“Moving our set of programming languages to more flexible languages was a major effort for us that took nearly seven or eight years,” said Triebs, “But we recognized that undertaking it was the only way that would assure us an IT infrastructure that would support the growth we wanted and expected in future years. We had internal expertise in Unix systems, and we knew that with rapidly changing markets with changing products and regulatory requirements, that the old code would not provide the agility. We also knew that we wanted a mid-range, industrial-strength Unix system (in this case, AIX) to take on this kind of workload.”

LV 1871 succeeded in virtualizing its servers and moving its application code base, but it felt it could take virtualization even further to benefit the business. “Our storage was principally network-attached at this point,” said Triebs. “We believed that we would improve both IT cost ratios and our computing performance for the company and its agents if we virtualized storage, and that this would also improve our capabilities of failover and data mirroring.”One of the data center agility concerns was the time and effort it took to re-provision storage with LV 1871’s network-attached storage orientation. “With the SCSI-attached storage, we did not have a dynamic infrastructure that would allow us to quickly re-provision storage when we needed to,” said Triebs. “Instead, we had to concern ourselves with the model of the hardware, the space required, a buy decision and finally implementation. This end to end process could take as long as six to twelve weeks, and it was an expensive use of internal IT resources.”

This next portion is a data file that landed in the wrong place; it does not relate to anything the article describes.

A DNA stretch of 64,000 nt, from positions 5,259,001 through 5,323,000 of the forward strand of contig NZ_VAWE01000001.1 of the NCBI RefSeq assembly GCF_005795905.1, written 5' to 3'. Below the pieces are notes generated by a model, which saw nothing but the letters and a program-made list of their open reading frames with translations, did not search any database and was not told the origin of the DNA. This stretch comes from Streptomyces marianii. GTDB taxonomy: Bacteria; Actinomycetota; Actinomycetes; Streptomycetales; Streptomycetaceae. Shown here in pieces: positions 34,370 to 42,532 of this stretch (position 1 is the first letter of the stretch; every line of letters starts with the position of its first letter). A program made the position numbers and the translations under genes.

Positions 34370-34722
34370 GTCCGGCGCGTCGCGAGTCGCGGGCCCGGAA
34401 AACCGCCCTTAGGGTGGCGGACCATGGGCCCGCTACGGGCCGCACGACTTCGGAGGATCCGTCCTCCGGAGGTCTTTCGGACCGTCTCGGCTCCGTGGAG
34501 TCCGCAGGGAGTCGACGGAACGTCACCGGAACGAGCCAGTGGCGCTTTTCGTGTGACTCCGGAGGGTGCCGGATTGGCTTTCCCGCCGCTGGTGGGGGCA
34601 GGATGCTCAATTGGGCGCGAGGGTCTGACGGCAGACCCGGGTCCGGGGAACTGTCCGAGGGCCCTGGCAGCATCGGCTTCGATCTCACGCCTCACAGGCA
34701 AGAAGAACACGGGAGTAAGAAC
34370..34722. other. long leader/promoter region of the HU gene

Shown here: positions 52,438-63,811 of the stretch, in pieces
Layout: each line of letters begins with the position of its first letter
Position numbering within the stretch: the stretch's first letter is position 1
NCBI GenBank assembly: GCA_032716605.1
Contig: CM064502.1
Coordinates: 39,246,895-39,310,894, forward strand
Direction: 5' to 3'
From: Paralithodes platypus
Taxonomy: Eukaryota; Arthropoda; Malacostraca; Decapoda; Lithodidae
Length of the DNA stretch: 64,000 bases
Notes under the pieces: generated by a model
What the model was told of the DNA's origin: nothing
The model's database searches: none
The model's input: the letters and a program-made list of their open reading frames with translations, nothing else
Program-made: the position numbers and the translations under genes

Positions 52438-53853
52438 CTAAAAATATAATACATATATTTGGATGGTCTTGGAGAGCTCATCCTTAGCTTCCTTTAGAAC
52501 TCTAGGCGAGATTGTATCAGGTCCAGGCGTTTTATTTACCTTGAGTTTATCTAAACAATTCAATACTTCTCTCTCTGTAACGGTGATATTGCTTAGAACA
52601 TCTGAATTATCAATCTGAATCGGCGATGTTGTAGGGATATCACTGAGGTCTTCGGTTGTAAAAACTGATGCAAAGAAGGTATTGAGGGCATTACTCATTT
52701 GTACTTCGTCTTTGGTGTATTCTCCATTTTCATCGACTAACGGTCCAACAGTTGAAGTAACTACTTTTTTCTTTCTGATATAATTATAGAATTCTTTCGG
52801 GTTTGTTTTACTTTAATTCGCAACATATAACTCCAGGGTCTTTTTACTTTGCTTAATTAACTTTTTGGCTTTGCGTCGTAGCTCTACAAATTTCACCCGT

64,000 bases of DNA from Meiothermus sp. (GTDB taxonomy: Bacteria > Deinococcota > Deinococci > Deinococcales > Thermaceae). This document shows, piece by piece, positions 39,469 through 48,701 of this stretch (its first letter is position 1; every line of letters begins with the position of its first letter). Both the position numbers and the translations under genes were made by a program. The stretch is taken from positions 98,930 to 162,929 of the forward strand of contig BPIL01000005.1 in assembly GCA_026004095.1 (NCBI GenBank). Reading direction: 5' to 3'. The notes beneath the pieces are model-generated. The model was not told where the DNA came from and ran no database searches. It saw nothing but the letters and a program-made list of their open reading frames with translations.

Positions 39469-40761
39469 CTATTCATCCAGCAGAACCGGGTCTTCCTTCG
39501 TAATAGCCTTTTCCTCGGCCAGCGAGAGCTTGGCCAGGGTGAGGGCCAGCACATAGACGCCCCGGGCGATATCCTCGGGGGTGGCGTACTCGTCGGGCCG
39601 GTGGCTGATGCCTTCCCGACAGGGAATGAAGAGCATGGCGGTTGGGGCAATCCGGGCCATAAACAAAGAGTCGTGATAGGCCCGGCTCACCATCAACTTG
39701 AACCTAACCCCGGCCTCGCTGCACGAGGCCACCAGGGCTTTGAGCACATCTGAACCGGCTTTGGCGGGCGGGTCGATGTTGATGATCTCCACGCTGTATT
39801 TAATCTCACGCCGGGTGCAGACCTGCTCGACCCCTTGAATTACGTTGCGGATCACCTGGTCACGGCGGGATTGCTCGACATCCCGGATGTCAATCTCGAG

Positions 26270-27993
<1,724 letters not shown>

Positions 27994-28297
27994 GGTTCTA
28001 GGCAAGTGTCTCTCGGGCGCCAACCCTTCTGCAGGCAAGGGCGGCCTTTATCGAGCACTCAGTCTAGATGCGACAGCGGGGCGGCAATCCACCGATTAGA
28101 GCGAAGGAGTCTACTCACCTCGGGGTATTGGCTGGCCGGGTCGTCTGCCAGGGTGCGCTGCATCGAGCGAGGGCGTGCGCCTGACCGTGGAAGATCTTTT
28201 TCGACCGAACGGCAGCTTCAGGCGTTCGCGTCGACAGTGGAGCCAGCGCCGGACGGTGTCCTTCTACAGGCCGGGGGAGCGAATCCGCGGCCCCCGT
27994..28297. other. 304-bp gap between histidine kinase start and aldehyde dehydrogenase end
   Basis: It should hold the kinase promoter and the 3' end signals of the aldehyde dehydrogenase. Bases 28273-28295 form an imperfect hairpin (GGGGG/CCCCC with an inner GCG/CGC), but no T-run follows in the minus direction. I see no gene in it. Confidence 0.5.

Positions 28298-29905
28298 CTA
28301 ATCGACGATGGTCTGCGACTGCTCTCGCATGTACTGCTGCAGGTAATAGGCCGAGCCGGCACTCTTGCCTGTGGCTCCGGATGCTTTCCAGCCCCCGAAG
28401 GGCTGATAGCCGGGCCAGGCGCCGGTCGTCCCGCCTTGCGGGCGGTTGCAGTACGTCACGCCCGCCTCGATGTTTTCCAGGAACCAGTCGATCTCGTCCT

LV 1871 made the decision to invest in an initially more expensive SAN (storage-attached network) solution that would pave the way for a virtualized storage framework, where different storage media could easily be tiered into fast access, more expensive disk and lower access, cheaper disk—with deployments and provisioning being accomplished in a matter of minutes, not weeks. “The virtual storage backbone not only reduced our internal costs and our speed of response, but it also allowed us to improve our failover and backup mechanisms for our two separate data centers,” said Triebs. “Data mirroring between the two data centers now takes minutes.” The virtual storage backbone has dramatically improved performance. Virtualization has given LV 1871 vendor independence as well, which lends more flexibility to buying decisions. Additional return on investment (ROI) is being seen in the new tiered storage strategy with its reduction of wasted storage space. “It costs us roughly $20/GB for faster access, tier one storage, while tier two, slower access storage costs around $8/GB,” said Triebs. “In our new tiered storage structure, we find that only one-third of our data is constantly accessed and needs to be on tier one, and we have organized our data this way. This is a primary area where we are realizing data center savings.”